Diversity and recovery go hand-in-hand
Thoughts from Don Troutman, Founder, Clean & Sober Transitional Living
Generally, when people first begin their recovery “journey,” they aren’t coming off a winning streak. They may have lost jobs or homes, or destroyed cars or marriages. So, when they first enter our doors, they’re just trying to keep their head above water. They’re generally much more concerned about their personal recovery than about judging anyone else in the room – or the CSTL recovery community.
In early recovery, people also tend to think that they are “special” and that no one shares their unique issues with addiction to drugs or alcohol. What they will come to find is that, while our residents are indeed special, no one’s problems are unique. We’ve all struggled with alcohol or drug abuse, and that’s why we’re living here – in a robust community where recovery comes in all shapes, sizes and colors. And that diversity makes us strong.
As residents begin to leave alcohol and drugs further and further behind, they can start to look around and appreciate the diversity of residents in our community. There are a lot of friends to be had among the five “Phase 1” houses on our block. If you don’t happen to click with your roommate, there’s no reason for conflict or prejudice: simply pick another friend from the many who live literally right next door. When you break bread daily with 60 other people in our communal dining room, you’ve got a wide range of people and personalities to pick from.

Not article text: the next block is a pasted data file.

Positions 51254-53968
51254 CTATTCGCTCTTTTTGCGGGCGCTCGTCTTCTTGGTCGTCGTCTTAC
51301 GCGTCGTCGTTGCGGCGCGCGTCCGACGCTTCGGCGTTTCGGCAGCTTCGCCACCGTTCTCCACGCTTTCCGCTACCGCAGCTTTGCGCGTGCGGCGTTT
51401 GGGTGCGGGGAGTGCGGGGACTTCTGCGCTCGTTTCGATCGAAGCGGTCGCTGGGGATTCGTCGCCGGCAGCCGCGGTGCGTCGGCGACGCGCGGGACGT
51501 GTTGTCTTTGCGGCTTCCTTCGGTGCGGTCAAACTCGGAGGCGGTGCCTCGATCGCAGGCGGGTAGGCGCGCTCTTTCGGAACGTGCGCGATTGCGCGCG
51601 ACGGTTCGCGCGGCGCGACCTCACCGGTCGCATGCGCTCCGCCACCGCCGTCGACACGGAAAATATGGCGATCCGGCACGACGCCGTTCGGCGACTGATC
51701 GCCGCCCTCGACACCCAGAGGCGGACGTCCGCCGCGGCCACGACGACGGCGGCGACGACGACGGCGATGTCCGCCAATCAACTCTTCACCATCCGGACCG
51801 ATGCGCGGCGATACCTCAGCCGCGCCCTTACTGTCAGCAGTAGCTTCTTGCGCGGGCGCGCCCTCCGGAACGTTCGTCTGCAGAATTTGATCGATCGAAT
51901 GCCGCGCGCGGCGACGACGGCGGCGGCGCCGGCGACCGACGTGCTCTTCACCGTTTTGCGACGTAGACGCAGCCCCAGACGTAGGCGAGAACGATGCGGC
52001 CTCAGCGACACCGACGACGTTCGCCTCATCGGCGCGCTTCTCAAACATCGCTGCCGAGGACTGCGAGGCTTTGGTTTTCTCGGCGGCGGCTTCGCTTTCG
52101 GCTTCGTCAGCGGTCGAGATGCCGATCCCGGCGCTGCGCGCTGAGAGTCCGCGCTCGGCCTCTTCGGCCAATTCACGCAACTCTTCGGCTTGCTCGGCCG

People who are truly working the principles of a recovery program are not going to be judgmental of others; in fact, they are going to embrace the opportunity to learn from someone different than themselves. I’ve seen residents who broke laws bond with residents who work in law enforcement. I’ve seen members of opposite political parties bond over common concerns. The beauty is that, when opposites attract, people can learn a lot from each other and grow. And some of the strongest sponsors and their "sponsees" are cut from very different cloth. In fact, an “iffy” sponsor is someone who merely agrees with everything you say. A powerful sponsor is someone who calls you on your stuff and tells you how it really is. That’s where the seeds for personal growth are planted.
People in recovery tend to be so accepting of diversity. During our meetings, we’ve got a whole roomful of people cheering others on. A person who gets that kind of acceptance gives that kind of acceptance in return. It’s a two-way street. Some call it diversity, some call it acceptance. We call it Mad House on Madison Avenue, and we call it home.